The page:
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The pace of business change has evolved rapidly. The onus is on producing defect-free products and services that meet customer’s expectations of quality, reliability, and stability at a relatively faster rate than competitors. This requires development, testing, and operation teams to work in unison, producing codes at a much significant rate than before.
The agile and DevSecOps manifesto shrinks development timelines, breaking the cycle into efficient chunks, enabling faster time to market and accelerating site reliability operations through automation. The agile methodology is well known for the velocity at which features can be released. However, Facebook and Google release features almost every day and sometimes multiple times a day, depending on the weightage of the features being delivered.
Their concepts go beyond sprints and are the epitome of speed to market. This significantly shorter code to deployment is the result of automation at various stages of the development and testing life cycle.
There exist various opportunities to automate processes across the development and operations phases. The challenge is finding the most opportune one. Project and operation managers need to identify the right levers that improve the ROI without compromising quality, security, and site reliability aspects. They need to identify pockets of activity that will deliver value towards the intended outcome of faster releases and accelerated operations to market without compromising other factors. These improvement pockets are called value streams, and optimizing them will lead to better efficacies in automating the product life cycle.
The extensive exercise of interviewing stakeholders and examining data across 4 broad categories viz. technical, process, measurement and culture, based on the scope of improvement, is called value stream mapping (VSM). VSM in DevSecOps gives teams a visual tool to measure and track the most important activity (stream) for the desired outcome (value).
With firms preferring agile and DevSecOps over the waterfall approach, the whole journey must be run as a change management initiative. Within this, it is essential to identify the right value streams across the three layers of change – team, product, portfolio.
Most projects go wrong in assessing the value streams because it is done in an unstructured manner, going by the instinct of team members. Value Stream Mappings are to be derived based on the value they add to the desired (or intended) business outcome. The right way, one that maximizes the outcomes, is to approach value stream mapping in a structured manner. An intense exercise that derives data-backed insights and combines it with qualitative inputs.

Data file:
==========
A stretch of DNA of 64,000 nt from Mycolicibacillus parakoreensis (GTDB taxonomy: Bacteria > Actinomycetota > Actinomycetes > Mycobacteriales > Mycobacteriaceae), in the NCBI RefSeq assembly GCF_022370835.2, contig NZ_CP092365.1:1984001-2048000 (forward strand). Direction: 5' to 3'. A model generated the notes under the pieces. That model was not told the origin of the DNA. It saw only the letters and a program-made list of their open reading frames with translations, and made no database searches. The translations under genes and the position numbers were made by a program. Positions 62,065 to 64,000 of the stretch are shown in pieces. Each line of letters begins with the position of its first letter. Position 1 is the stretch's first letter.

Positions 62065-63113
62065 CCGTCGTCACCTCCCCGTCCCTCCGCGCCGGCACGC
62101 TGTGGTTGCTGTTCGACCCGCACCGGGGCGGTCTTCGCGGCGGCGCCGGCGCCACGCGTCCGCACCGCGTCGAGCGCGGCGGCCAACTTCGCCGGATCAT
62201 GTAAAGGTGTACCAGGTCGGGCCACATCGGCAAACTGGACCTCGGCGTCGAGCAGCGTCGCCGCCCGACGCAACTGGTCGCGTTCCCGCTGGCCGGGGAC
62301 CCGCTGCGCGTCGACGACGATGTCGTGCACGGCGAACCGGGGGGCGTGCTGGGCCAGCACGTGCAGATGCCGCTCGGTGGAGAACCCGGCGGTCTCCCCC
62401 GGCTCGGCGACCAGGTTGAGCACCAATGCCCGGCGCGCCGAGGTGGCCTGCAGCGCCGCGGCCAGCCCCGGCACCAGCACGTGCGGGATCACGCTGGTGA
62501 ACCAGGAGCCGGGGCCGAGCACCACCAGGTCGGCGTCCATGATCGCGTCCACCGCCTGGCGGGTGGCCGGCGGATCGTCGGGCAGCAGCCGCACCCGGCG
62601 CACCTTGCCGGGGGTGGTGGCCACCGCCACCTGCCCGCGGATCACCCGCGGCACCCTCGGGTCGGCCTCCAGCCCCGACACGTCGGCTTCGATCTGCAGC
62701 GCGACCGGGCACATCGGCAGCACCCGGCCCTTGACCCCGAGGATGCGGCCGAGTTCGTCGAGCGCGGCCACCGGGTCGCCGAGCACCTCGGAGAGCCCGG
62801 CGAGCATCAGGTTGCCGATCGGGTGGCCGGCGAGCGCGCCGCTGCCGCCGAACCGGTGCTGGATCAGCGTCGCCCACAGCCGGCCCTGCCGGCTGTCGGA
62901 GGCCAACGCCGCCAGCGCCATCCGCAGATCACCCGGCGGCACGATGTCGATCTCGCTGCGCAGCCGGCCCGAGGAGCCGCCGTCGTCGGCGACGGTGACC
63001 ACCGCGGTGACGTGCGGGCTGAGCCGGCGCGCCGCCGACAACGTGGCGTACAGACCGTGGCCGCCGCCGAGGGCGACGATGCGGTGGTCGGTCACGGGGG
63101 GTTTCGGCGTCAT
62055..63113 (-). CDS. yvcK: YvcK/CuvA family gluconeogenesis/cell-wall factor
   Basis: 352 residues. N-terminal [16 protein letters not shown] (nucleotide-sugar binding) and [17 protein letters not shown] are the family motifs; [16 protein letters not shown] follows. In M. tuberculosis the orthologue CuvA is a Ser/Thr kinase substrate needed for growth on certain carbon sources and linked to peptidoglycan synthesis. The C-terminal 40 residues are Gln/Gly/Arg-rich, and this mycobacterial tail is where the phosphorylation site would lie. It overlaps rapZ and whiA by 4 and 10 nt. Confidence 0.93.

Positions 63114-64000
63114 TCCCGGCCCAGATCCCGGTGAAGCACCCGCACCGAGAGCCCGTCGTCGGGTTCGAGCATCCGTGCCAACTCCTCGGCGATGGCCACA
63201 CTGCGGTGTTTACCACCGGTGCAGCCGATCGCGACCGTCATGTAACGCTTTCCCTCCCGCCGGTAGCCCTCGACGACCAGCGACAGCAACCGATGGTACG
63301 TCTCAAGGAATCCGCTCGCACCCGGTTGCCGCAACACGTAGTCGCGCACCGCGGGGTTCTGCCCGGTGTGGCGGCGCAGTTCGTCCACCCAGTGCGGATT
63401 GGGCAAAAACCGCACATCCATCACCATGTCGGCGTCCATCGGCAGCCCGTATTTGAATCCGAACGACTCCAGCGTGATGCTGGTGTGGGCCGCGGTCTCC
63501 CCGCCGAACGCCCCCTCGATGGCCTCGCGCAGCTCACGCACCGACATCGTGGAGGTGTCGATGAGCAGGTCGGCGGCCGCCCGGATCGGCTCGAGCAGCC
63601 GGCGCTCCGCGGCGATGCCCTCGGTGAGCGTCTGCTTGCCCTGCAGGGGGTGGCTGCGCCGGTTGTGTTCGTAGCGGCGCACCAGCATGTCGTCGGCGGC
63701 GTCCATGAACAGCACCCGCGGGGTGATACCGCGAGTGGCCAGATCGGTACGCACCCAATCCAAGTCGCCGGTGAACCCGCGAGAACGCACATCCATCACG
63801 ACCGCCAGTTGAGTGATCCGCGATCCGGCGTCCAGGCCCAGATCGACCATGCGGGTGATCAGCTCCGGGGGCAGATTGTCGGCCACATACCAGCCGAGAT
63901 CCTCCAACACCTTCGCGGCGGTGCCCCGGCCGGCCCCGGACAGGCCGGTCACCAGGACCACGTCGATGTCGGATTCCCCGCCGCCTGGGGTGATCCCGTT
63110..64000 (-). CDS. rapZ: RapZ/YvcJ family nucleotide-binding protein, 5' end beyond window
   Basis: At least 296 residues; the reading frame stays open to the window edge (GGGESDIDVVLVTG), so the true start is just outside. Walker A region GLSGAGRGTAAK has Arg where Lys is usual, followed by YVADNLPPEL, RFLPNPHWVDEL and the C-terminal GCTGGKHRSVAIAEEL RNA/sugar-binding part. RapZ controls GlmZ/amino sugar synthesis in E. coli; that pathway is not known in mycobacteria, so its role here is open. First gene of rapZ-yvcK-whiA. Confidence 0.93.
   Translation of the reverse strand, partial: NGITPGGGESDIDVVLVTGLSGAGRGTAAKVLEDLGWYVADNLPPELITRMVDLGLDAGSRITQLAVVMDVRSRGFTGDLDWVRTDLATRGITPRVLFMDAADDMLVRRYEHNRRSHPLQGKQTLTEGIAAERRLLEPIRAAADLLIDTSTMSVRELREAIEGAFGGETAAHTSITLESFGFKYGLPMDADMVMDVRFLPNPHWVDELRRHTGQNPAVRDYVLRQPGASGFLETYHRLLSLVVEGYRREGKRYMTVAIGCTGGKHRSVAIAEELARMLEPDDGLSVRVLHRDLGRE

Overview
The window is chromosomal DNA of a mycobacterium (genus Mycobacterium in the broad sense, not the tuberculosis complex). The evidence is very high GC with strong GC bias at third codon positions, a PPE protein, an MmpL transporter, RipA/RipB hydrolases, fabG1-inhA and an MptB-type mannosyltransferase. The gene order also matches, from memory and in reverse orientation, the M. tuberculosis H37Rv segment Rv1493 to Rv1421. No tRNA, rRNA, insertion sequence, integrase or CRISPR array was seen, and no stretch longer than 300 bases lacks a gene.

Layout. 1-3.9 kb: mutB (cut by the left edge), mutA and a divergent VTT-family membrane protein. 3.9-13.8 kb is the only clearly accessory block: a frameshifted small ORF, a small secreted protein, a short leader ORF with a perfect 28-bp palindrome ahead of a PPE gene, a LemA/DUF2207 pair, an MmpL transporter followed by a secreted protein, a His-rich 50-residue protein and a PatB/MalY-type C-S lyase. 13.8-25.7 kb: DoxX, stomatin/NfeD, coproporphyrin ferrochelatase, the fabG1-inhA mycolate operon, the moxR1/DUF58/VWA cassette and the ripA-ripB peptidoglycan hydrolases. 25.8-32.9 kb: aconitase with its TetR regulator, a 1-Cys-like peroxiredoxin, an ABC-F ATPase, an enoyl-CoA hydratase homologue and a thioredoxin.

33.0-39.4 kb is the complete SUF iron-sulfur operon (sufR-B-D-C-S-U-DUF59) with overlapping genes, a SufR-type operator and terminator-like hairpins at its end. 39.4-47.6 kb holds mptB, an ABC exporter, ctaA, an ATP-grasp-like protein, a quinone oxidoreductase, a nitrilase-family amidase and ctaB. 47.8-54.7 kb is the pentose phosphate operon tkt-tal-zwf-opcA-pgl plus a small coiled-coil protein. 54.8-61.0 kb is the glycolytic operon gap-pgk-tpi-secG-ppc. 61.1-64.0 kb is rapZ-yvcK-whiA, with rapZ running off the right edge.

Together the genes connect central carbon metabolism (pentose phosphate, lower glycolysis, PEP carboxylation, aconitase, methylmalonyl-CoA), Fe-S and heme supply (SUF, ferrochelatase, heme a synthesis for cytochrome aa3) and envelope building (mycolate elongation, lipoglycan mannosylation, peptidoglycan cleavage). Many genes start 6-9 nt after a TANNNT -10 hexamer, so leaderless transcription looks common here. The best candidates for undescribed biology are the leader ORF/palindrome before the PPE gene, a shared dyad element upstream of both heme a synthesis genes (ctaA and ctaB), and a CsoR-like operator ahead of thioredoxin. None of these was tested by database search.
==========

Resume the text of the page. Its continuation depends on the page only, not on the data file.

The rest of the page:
Some key questions that can help teams produce accurate value stream assessments are:
Answers to such key questions form the intelligence for assessing the AS-IS state. The next step involves analyzing value streams with these inputs in focus. Qualitatively, the analysis should center around current project artifacts, process design, SOPs, SLAs, tools, etc. along with cultural fitment and ability to consume change.
Quantitative analysis uses metrics based on process data. For teams that are unsure of the data to be analyzed, DevOps Research and Assessment (DORA) recommends measuring Deployment Frequency (DF), Mean Lead Time for changes (MLT), Mean Time To Recover (MTTR) and Change Failure Rate (CFR). Each metric has a value and can be used to determine how successful a company is at DevOps - ranging from elite performers to low performers.
However, these are outcome matrices and aren’t the most favorable one if one’s looking for accuracy in mapping the current value streams. Outcomes metrics are reported in periodically - monthly or quarterly. However, if DevSecOps needs to deliver greater ROI, value stream mapping has to involve in-process, real-time performance metrics. e.g., Process Cycle Efficiency (PCE), a metric that helps teams identify value add times and non-value add times in a release cycle.
Post mapping the current state, teams need to identify the streams that
Once wastage is identified, the team is left with the most profitable value streams, pockets of excellence that they can focus on. Specific automation can be applied to these cases to expedite the outcomes.
Value stream mapping is a repetitive process that organizations should undertake regularly. It puts in the spirit of continual improvement, helping businesses deliver high-quality products with increased throughput, security, and stability, thereby creating value for the customers.
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Chaos engineering involves a series of practice experiments run on the systems to check and enhance the confidence in their ability to withstand turbulent conditions in production.
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